August 16, 2022 

Three things you need to know heading into Chicago Sky’s first-round matchup against the New York Liberty

Li Yueru will miss the rest of the season

Dating back to last year’s championship parade, the Chicago Sky have endured the outside noise. Chatter around the team’s possibility of winning back-to-back titles has permeated through press conferences, media appearances and the Twittersphere this season. It came up again after their practice today. While fans and media might be discussing the Sky possibly becoming the first team since the early 2000s Sparks to repeat, Chicago maintains it is business as usual.

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“I think we still have the same mindset,” Sky general manager/head coach James Wade said when asked about the difference between this year and last year. “I know we’ve been underrated all year. No matter how well we play. [One person] has us going out in the first round, but it’s a lot of people that are not giving us any credibility for the year that we had. We have to continue to put our head down and work like we’ve always done.”

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Before any serious talk about repeating as the champions can occur, the Sky need to beat the New York Liberty in the first round. There is a new format this year for the incipient stage of this year’s postseason after the first two rounds last year were single-elimination series. Now, Chicago will host New York in the first two games of a best-of-three series. The Sky beat the Liberty in three out of the four matchups this season, but two of those games were decided by one possession. Here’s what to follow with the playoffs starting tomorrow night.

New York needs the best version of Natasha Howard

Howard was named an all-star this year but hasn’t played like it versus Chicago this season. In four games, she is averaging just 11.8 points per game on 35% shooting while averaging 4.3 turnovers per game. Howard especially struggled around the rim against Chicago in their last matchup.

Despite these struggles, the Sky aren’t taking Howard for granted.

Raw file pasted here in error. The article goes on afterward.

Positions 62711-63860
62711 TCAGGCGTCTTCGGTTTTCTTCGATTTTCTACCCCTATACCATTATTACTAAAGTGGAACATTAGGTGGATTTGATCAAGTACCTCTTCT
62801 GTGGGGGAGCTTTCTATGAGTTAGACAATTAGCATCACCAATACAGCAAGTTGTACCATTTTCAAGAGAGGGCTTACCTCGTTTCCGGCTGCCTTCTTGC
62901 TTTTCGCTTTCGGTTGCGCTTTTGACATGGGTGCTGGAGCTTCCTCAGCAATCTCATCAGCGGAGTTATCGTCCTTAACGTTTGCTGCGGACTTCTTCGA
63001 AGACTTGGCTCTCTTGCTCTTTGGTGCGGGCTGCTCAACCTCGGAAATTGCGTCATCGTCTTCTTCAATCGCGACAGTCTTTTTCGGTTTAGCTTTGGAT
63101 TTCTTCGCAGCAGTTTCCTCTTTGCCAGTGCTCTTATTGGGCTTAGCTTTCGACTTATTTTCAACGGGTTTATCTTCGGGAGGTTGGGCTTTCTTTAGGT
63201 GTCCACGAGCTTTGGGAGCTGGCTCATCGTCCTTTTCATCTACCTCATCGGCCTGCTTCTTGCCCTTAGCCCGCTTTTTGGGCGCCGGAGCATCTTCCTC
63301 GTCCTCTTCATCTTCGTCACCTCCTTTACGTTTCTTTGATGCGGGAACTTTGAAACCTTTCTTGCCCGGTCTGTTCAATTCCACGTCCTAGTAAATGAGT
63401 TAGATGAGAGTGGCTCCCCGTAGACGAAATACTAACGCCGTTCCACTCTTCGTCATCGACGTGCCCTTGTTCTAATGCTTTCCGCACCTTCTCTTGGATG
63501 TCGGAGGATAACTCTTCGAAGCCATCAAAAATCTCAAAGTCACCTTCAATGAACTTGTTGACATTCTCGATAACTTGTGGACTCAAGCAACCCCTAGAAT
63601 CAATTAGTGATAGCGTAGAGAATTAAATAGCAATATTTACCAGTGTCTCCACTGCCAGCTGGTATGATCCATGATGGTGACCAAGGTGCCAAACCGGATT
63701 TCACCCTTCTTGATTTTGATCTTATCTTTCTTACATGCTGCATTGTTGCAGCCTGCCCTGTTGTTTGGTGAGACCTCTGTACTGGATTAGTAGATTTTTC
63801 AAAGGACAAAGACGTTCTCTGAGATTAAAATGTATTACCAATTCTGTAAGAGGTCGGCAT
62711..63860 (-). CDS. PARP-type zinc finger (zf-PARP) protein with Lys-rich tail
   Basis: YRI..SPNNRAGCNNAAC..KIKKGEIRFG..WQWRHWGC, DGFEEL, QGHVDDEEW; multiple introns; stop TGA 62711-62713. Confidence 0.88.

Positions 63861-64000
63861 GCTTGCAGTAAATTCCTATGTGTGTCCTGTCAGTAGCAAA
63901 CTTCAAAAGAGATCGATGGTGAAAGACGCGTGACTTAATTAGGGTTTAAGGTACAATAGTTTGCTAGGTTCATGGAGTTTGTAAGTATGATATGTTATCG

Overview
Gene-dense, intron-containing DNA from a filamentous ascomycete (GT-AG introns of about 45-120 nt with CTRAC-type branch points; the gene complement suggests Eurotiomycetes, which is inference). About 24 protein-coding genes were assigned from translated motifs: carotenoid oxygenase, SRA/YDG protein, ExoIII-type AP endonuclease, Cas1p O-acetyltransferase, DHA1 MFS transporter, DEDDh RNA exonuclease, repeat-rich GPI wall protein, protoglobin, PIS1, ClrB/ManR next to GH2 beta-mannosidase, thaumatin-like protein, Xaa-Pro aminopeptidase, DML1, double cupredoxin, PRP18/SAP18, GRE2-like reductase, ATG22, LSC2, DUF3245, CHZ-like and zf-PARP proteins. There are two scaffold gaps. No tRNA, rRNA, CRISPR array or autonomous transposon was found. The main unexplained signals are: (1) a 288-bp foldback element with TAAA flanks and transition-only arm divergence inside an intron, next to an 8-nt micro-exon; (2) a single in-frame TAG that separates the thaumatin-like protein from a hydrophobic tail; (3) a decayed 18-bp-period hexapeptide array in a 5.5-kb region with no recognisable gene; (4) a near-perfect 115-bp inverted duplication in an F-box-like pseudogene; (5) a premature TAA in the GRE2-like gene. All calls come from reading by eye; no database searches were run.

“She’s a helluva player,” Wade said. “We just have to do what we can to contain her. You let her get loose and she can exploit it. She’s a three-time champion for a reason. We just have to make sure that a lot of our efforts will go into containing her.”

According to Synergy Sports, Howard averaged 1.31 points per possession on non-post-up shots around the rim this season. She is someone capable of doing damage in the paint and can create opportunities for her teammates. Howard needs to bring her best against Chicago, who arguably has the most versatile frontcourt in the WNBA.

The Sky don’t need to shoot the lights out to win, but they can’t be off the entire series

Chicago has maintained all season it doesn’t need to be the best three-point shooting team to be successful (hence their 26-10 record). However, its offense is borderline unguardable when opponents are forced to respect their spacing and take away opportunities at the rim. In wins during the regular season, Chicago shot 38% from beyond the arc compared to losses where they shot 26.6%.

Given their efficiency down low, the Sky don’t have to shoot 50-40-90 every night to finish off the Liberty, but there have been times where they have shot themselves out of games. Their three-point percentage has dipped under 30% ten times this season (they went 5-5 in that span). They will likely need to clean that up as they get deeper into the playoffs.

However, Chicago has turned the page after going 3-3 to finish the regular season. Hitting open shots from beyond the arc will raise their ceiling, but the Sky understand they need to continue what carried them to the second seed.

“Everybody ups their level in the playoffs,” Allie Quigley said before the Sky’s regular-season finale versus the Mercury. “It’s a different energy and that has been steady the last four or five games…just that playoff energy. We’ve had a better season than last year, obviously, so it’s just about sticking to what we’re good at come playoff time.”

Li Yueru won’t be with the Sky for the rest of the postseason

Since not being active since July 29, Annie Costabile of the Chicago Sun-Times reported Yueru will not be with the Sky for the rest of the season (The Next confirmed the news with the team). The 6’7 rookie hadn’t seen the floor for a while, with the starters’ minutes ramping up before the postseason. The Chinese National Team told the Sky it wanted to bring Yueru back so she could prepare for the 2022 World Cup.

Wade told The Next there was no indication before the season that Yueru would not be able to compete in the WNBA postseason and that the timing was “weird.”

“No, it was bad communication on their part and I thought it just wasn’t done correctly,” Wade said. “The biggest thing that is disappointing is that I don’t know if it had to do with playing time, but Han [Xu] is there against us tomorrow. I think it is very unfair they decided to take Li but not take Han. It leaves a bad taste in my mouth.”

Yueru’s absence will likely not impact the Sky since she was the 11th player coming off the bench. Chicago has been playing closer to 7-8 players over the last few weeks in preparation for the playoffs. Wade noted Yueru was “happy in her role” and that she “just wanted to improve,” but the national team decided to bring her back to get her into game shape.

“They’re not in practices with us and they don’t see her workout, so they just wanted to make sure she was fit enough for the World Cup.”

Written by James Kay

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